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I am having a problem with my site where I am getting spam direct traffic. I get over 700 "visits" a day with 0% Bounce Rate, 2 pages "visited" (it is the same page listed twice) and every session time of 0 seconds. The "traffic" is coming from all over the world. See the screen shot of my analytics.

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The traffic is visible in the server log. How do you stop this spam traffic?

  • To tell you how to stop it, you need to tell us a lot more info about the traffic. What is the user-agent? Is it actually hitting your site (also appearing in your server logs), or is it just hitting Google Analytics directly with your id? – Stephen Ostermiller Jul 20 '17 at 12:25
  • It looks like the answer to this question could be helpful to you: Can organic traffic be spoofed in Google Analytics the same way as 'Refer spam' It says how to block GA spam no matter what fields it is spamming. – Stephen Ostermiller Jul 20 '17 at 12:27
  • Thank you Stephen. The traffic appears on the server logs as well. – NDLF Jul 20 '17 at 13:43
  • Can you edit the question to include a few lines of this spam from your log files? – Stephen Ostermiller Jul 20 '17 at 15:55
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I wouldn't call it spam; it is more like bot traffic.

The first thing you should do if you haven't done it already is to enable the option Bot filtering in the view configuration in your Admin section.This won't solve everything but at least will exclude some hits from known bots and spiders.

For the rest, since there is not an obvious source you should play detective a little bit and find patterns that will help you exclude this traffic.

Go to the direct traffic report (or select the direct traffic segment), select the affected page (usually home) and start changing the secondary dimension.

Dimensions worth checking are:

  • Browser/Browser version
  • Operative system/ OS versions
  • Browser size
  • ISP or Network domain
  • City
  • Flash version

Open a second window with dates where you didn't have this issue so you can compare

Depending on what you find you can either create a filter, a segment, or both.

  • Filter: If you find something concrete like a private ISP or very old versions of flash or a browser.

  • Segment: If what you find is not safe to filter because might exclude real users. Segments allow multiple conditions.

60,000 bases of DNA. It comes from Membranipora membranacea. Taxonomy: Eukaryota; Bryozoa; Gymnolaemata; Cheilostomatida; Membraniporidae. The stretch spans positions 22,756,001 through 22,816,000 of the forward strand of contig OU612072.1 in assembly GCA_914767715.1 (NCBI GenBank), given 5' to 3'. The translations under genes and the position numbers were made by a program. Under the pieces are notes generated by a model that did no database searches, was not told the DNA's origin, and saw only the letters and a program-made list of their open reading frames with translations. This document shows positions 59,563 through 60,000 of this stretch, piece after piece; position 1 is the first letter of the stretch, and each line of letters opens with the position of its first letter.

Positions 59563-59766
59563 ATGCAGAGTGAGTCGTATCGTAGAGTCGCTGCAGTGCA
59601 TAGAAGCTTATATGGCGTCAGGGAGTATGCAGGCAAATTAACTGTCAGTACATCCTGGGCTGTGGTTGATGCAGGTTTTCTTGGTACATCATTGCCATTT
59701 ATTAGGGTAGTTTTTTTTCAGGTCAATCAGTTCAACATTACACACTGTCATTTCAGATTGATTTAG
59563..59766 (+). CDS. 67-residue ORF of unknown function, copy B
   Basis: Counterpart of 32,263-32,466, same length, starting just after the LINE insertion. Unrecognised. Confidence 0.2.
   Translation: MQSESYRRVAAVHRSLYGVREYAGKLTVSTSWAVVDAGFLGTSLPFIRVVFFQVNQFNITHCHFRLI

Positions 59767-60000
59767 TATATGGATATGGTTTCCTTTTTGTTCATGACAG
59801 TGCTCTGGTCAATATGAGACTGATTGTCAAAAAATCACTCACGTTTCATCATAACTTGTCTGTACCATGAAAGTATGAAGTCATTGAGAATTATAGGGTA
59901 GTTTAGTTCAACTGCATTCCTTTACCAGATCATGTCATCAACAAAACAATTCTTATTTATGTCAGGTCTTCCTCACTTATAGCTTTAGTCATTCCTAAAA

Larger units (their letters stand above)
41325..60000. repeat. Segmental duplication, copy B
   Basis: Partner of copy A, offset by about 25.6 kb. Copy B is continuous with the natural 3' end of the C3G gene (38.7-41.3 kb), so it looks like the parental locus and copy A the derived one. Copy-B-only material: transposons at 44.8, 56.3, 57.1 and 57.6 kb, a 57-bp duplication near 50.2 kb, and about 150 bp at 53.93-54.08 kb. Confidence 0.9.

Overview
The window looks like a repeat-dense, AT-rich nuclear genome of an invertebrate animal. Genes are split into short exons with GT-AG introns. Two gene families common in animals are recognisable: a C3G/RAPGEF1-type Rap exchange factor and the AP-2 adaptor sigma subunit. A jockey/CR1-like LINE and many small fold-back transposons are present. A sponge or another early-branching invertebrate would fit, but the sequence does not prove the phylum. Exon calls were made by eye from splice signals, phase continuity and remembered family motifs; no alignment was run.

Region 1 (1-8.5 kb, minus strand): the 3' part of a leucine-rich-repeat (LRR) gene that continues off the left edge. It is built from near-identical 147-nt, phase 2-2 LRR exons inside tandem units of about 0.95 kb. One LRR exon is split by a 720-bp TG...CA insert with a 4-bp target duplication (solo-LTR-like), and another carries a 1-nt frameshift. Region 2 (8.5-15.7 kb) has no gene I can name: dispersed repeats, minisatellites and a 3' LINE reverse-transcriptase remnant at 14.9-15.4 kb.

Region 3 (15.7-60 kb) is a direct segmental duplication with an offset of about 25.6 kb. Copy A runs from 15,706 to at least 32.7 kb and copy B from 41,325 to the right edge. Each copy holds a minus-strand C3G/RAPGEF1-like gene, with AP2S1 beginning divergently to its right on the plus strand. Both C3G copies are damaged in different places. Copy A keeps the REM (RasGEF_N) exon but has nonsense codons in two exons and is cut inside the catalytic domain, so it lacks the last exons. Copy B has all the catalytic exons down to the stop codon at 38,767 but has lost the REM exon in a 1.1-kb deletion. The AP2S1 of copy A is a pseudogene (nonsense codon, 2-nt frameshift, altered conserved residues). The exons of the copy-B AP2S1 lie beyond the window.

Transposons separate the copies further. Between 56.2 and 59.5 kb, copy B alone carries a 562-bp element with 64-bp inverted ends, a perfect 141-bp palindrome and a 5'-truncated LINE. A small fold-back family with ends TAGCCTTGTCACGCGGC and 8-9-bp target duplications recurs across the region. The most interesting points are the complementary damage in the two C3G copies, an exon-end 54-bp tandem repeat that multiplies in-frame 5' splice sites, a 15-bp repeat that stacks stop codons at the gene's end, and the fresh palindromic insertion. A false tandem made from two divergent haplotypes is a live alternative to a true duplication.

Here is an example of an actual segment I use for a similar issue enter image description here

Note: If this is a direct attack to decimate your resources you should also take measures at a server level, either blocking it from the htaccess or using a CDN. Your hosting provider should be able to help with this too.

If you need more specific instructions, you can find them in this guide:

https://www.ohow.co/unnatural-direct-traffic-google-analytics/

  • Thank you. This will help for the analytics. But is there a way to stop this to affect the site directly as I am concerned for the google ranking of my site and the bandwidth it is using (80GB last month)? – NDLF Jul 20 '17 at 19:32
  • As I mentioned in the note I added later. If these bots are using a lot of your resources, you should block them from your server. The same patterns you find in your Analytics(plus others like IPs) can be used in your htaccess (or similar config files) to block temporarily or permanently these visits. Changes on server files are quite sensitive, so always make a backup. If you manage to block them from your server, then you only need the Segment in Analytics to clean your historical data. The filter won't be needed – Carlos Escalera Alonso Jul 20 '17 at 20:02
  • Thank you very much Carlos the link you gave me helped! As for the htaccess... this bot is using over 700 different IPs and many Browser version, many Operative system and Browser size. A total mess. I consider this question fully answered. Thank you very much for your help. – NDLF Jul 20 '17 at 20:46

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